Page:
As you would see from much of this Blog, learning engagement is the key to successful and deep learning experiences. In Australian schools the Literacy and Numeracy crisis is not due to the curriculum taught in school, but to a lack of learning engagement that leads to absenteeism and behavioural management issues that block learning in the students' early years. Once the student is behind the schools system marches them through into areas they are unskilled and under-prepared for and the die is cast for the majority of those students. They feel "dumb", develop low self-esteem and finish school completely unprepared for work or further study.
Low socio-economic status (SES) and indigenous students are over represented in this area and this leads to generational poverty and disadvantage (Vinson, 1999; Black 2007).
Keirsley and Shneiderman (1999) and Herrington & Oliver (2002) assert that authentic learning experiences with outcomes valued in the real world lead to learning engagement. In both cases, the integrated of ICTs plays a pivotal role in this authentic learning, as a quick search of this Blog will reinforce.
By way of example look at the video below to see just one example of how this can work with Web 2.0 technologies:

What's the Answer?

So here is the the tough question and one with no easy answer.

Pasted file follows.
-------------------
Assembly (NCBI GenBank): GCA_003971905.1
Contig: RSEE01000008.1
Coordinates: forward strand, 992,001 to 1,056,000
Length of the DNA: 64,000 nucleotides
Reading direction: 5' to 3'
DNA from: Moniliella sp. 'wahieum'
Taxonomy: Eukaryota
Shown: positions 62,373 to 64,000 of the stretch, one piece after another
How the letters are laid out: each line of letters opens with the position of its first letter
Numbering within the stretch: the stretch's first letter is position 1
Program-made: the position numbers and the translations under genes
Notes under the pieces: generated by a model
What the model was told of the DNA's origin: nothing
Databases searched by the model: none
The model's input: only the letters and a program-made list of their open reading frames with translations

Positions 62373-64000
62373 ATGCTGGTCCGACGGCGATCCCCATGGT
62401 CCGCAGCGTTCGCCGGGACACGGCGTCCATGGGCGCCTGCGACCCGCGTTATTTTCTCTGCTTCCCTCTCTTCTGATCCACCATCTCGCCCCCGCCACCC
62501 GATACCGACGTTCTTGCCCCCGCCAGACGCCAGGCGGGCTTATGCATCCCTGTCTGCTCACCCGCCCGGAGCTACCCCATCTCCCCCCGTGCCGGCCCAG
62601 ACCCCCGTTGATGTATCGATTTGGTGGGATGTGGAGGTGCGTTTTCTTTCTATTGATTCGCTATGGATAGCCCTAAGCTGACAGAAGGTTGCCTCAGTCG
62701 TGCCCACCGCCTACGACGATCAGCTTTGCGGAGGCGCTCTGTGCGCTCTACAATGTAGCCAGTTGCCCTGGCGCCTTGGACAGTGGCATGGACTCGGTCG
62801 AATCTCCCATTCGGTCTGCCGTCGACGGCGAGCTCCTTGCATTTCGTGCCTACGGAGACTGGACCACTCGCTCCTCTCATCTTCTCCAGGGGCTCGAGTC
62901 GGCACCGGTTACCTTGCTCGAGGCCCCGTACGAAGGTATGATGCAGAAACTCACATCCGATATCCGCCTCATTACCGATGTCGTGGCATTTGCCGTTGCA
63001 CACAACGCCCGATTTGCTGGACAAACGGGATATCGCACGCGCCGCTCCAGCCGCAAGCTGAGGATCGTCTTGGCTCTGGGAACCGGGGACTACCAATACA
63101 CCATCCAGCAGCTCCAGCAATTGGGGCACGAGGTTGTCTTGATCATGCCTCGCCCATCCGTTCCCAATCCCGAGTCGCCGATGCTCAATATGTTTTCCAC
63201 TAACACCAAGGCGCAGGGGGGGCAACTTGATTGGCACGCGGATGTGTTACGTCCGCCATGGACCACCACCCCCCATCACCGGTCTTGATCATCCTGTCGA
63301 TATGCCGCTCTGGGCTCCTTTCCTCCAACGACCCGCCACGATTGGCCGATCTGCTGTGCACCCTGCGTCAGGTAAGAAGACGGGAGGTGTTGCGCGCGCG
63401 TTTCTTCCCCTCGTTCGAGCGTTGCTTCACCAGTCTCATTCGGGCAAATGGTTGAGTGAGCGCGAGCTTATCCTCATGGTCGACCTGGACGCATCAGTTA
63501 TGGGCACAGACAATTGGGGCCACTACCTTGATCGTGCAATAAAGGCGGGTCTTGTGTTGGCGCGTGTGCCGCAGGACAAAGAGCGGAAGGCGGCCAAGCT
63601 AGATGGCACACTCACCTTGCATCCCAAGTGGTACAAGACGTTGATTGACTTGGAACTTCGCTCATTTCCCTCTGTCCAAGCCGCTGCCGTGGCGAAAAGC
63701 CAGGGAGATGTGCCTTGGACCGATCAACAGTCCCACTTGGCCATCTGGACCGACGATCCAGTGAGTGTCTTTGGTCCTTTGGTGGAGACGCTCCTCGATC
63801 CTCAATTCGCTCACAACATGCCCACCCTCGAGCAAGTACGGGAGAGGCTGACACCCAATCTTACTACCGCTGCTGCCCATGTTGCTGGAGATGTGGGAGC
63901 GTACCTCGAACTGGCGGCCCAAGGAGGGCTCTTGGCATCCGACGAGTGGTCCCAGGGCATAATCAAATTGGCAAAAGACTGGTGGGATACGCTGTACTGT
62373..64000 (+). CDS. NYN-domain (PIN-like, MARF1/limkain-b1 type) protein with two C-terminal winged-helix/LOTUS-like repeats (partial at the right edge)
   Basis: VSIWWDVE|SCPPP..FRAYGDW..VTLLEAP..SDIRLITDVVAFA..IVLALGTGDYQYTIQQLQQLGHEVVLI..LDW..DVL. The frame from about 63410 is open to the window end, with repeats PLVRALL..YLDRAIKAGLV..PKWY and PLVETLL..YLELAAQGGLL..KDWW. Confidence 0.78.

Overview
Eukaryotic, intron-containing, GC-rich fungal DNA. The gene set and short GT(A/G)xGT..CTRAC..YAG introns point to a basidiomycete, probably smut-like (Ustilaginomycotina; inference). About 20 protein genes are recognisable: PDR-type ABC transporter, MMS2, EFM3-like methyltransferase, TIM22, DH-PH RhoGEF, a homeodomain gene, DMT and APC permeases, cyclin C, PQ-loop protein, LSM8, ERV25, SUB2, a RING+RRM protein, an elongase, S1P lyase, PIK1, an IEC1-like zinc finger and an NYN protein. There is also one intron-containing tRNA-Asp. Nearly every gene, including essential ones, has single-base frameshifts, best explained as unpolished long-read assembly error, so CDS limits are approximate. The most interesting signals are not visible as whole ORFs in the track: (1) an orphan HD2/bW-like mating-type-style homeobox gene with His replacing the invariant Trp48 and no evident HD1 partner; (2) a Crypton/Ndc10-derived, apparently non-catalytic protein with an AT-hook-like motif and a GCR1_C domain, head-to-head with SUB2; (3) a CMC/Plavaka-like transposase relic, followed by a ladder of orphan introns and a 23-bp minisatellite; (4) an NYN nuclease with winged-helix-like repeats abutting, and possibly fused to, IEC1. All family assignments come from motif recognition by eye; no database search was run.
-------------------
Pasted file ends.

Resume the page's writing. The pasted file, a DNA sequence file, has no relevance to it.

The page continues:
First and foremost, there needs to be a national curriculum that has cyber safety and recognition of inappropriate and dangerous material integrated within it.
Secondly, there needs to be a scaled approach to School Internet security with the most security applied to the youngest and most vulnerable students and a gradual relaxing as the students reach later years. In all cases, where a teacher deems it necessary/desirable for their students to have access to a particular technology, it should be provided and the teacher supported throughout its use.
Lastly, we need to ensure that the Australian media are aware of the reasons for this approach and an undertaking from them that they will not sensationalize incidents that may occur.

Regardless of what happens, there should be wide consultation with all the stakeholders an a genuine attempt to educate children, their parents the general public and the media on the need for 21st century learning approaches.
It is not impossible and many private schools are already managing this issue very well.